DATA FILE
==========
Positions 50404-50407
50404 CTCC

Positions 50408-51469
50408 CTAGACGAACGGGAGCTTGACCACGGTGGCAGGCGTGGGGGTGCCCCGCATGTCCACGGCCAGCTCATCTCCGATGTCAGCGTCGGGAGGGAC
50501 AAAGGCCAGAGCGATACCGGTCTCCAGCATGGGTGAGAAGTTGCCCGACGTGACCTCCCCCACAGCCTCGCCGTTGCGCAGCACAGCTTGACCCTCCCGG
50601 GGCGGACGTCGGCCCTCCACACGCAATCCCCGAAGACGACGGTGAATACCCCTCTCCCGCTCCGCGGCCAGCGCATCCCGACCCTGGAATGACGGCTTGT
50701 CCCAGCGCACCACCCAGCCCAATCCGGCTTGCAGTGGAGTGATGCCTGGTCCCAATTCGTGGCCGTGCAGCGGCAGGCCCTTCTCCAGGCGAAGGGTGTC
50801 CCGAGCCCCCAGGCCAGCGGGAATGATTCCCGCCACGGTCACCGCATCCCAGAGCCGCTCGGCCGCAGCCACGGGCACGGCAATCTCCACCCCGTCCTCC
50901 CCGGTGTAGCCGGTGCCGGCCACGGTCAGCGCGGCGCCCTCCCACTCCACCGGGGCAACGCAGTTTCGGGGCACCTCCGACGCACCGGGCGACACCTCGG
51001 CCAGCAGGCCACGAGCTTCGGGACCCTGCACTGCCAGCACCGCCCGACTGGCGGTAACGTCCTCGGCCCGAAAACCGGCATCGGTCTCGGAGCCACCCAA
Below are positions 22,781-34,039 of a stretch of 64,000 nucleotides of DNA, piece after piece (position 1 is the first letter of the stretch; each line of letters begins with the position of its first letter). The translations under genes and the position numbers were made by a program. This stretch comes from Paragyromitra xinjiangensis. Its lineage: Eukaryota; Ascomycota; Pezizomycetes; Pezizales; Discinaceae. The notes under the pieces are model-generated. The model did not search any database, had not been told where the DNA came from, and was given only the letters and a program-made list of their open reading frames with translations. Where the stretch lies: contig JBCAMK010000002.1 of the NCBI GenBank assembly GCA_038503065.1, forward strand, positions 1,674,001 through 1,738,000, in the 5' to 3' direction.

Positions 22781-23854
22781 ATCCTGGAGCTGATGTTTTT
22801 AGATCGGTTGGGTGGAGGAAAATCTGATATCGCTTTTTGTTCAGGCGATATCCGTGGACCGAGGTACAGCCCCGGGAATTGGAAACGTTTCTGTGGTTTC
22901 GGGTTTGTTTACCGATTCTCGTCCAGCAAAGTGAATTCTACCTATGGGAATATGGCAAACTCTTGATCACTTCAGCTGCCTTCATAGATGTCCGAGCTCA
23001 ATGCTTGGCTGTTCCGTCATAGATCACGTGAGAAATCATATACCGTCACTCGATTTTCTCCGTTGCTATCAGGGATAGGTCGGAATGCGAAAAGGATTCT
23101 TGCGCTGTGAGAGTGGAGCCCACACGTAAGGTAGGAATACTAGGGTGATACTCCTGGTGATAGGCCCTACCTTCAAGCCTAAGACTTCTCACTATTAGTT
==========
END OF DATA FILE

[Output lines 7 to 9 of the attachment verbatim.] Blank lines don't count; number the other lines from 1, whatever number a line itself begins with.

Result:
50701 CCCAGCGCACCACCCAGCCCAATCCGGCTTGCAGTGGAGTGATGCCTGGTCCCAATTCGTGGCCGTGCAGCGGCAGGCCCTTCTCCAGGCGAAGGGTGTC
50801 CCGAGCCCCCAGGCCAGCGGGAATGATTCCCGCCACGGTCACCGCATCCCAGAGCCGCTCGGCCGCAGCCACGGGCACGGCAATCTCCACCCCGTCCTCC
50901 CCGGTGTAGCCGGTGCCGGCCACGGTCAGCGCGGCGCCCTCCCACTCCACCGGGGCAACGCAGTTTCGGGGCACCTCCGACGCACCGGGCGACACCTCGG